By Maia Palmer ’16
April 15, 2013. I walked into my dorm room to find my roommate Rachel pacing, clutching a phone in one hand. She had just heard about the Boston Marathon bombings and one of her friends was in the race. Unable to reach the girl by cell phone, Rachel had turned on the news in hopes of getting new information. Every few minutes, however, the newscasters reported information later found false.
In the rush to report breaking news, journalists often report unconfirmed or misreported information. I believe the general public would be better served if journalists reported only what they know to be facts. Misinformation can have huge consequences, especially if viewers are trying to find out information about loved ones who may have been affected by breaking news. With events like the Boston Marathon and shootings, accurate information has become more important than ever. In the worst cases, people are reported dead, causing unnecessary grief to families.
There are far too many instances of misreporting on breaking news. For example, the mass shooting in a U.S. Navy yard in Washington D.C. was misreported numerous times. A varying number of casualties, a higher number of perpetrators, and a second shooting that never occurred were reported. With many reporters sharing different stories, it is hard to deduce what happened.
Second, in the Boston Marathon situation many news sources relied on “informants” for their information, which ultimately led them to report untrue information. The New York Post had a front-page picture of two “bag men” who federal agents were seeking, according to an informant. It was soon found that these two men had nothing to do with the bombing. NPR spokesman David Folkenflik commented, “…when you have one of the nation’s 10 largest newspapers pointing the finger at [the men] because a photograph was passed between two federal law-enforcement officials, in reality you’re indicating a great degree of guilt.” Relying on second hand information often leads to confusion and false accusations.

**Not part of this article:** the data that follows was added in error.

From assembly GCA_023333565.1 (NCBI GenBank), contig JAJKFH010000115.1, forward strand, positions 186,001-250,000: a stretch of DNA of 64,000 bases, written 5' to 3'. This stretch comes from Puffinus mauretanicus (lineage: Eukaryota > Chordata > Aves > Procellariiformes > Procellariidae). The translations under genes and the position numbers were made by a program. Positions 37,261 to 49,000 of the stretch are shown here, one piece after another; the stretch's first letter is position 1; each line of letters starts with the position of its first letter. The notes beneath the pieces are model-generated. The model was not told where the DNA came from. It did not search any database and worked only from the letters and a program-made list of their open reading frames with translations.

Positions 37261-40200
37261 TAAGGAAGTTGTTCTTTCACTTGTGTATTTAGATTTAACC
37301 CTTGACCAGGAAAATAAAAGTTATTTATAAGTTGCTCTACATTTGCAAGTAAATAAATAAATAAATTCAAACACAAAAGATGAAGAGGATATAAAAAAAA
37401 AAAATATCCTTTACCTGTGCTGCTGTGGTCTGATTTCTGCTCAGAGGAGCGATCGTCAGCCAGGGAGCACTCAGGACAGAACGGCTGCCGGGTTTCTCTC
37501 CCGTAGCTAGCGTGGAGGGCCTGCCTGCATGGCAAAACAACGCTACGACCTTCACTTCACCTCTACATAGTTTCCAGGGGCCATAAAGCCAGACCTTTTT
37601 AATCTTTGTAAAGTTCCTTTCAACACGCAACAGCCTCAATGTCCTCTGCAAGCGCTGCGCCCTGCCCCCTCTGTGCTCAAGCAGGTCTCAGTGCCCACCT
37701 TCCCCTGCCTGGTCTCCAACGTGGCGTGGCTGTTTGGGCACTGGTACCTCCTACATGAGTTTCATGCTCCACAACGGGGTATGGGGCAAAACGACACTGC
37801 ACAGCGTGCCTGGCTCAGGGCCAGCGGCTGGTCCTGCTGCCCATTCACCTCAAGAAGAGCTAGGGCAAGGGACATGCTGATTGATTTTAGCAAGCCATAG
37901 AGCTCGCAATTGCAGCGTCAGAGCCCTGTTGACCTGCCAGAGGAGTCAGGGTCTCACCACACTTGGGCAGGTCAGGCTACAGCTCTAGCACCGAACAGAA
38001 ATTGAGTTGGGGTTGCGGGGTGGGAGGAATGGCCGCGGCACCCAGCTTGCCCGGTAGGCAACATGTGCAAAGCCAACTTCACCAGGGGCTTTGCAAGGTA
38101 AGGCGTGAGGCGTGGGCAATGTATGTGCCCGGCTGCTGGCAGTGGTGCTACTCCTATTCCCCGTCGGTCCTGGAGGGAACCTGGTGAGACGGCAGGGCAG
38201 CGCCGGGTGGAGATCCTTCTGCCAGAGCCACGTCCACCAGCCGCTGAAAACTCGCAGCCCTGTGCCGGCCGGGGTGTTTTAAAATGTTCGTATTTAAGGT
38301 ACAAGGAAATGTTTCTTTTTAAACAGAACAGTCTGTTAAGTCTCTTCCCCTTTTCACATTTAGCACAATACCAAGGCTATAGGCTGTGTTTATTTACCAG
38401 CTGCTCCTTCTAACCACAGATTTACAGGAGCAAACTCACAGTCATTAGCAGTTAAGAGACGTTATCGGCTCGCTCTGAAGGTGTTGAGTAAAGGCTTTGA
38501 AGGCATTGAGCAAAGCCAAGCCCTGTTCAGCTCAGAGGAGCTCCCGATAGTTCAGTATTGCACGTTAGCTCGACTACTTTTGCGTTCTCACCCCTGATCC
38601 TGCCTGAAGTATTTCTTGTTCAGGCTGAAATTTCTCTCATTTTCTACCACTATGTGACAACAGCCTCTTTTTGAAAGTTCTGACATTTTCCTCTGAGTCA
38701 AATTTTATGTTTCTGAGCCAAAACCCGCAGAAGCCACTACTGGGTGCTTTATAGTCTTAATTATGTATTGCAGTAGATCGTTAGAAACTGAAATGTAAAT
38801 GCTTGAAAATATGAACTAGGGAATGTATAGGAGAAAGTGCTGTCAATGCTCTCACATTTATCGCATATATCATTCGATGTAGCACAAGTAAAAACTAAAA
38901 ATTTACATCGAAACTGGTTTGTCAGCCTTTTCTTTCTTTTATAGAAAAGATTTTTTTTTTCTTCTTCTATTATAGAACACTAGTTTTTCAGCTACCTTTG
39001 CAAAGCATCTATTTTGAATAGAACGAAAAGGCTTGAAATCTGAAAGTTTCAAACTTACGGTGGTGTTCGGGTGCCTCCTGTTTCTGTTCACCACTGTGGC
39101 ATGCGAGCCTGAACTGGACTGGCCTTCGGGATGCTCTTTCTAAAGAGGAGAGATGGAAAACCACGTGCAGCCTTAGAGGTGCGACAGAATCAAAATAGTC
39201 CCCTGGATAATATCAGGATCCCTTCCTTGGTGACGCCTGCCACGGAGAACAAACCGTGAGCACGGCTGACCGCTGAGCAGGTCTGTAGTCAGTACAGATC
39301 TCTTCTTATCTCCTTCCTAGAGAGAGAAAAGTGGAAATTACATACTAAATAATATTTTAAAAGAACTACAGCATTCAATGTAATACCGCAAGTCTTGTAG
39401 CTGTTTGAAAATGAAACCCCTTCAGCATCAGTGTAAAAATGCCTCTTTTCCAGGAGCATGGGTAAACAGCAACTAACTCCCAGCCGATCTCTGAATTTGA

Lastly, in the Arizona shooting Rep. Gabrielle Giffords was reported killed, a fact that was later changed as it turned out he was only wounded. Errors in reporting human lives like this has the potential to hurt viewers who are close to the victims and are counting on the news for updates on the situation. But journalists are not infallible.
Folkenflik weighed in on why misreports like this happen, saying, “in the aftermath of developing events [authoritativeness and immediacy] are incompatible and that we can’t expect news organizations to provide us exactly what happened right away.”
Time sensitivity aside, journalists have standards that they should abide by. One of these is the SPJ Code of Ethics. One of its main goals is to minimize harm. Its first rule in this section states that a journalist should “Show compassion for those who may be affected adversely by news coverage.” This ethic is often forgotten as journalists rush to report breaking news. Their misreporting brings grief to those adversely impacted when more time and discretion on the journalist’s part would have avoided this.
In the rush to give audience’s immediate information on breaking news, the media neglects its ability to check facts and ensure the truth is being reported. Of course, in breaking news situations people need information as quickly as possible, but this does not mean standards can be forgotten. I urge journalists to remember the ethics they should follow. Thought must be given to those who will be impacted by information reported; discretion should never take a back seat to speed. To viewers, I urge you to check stories against other news sites and to realize that information may be false. If people held off from making judgments and passing stories until facts were confirmed, we could ensure that no one suffered the effects of misinformation and reporting.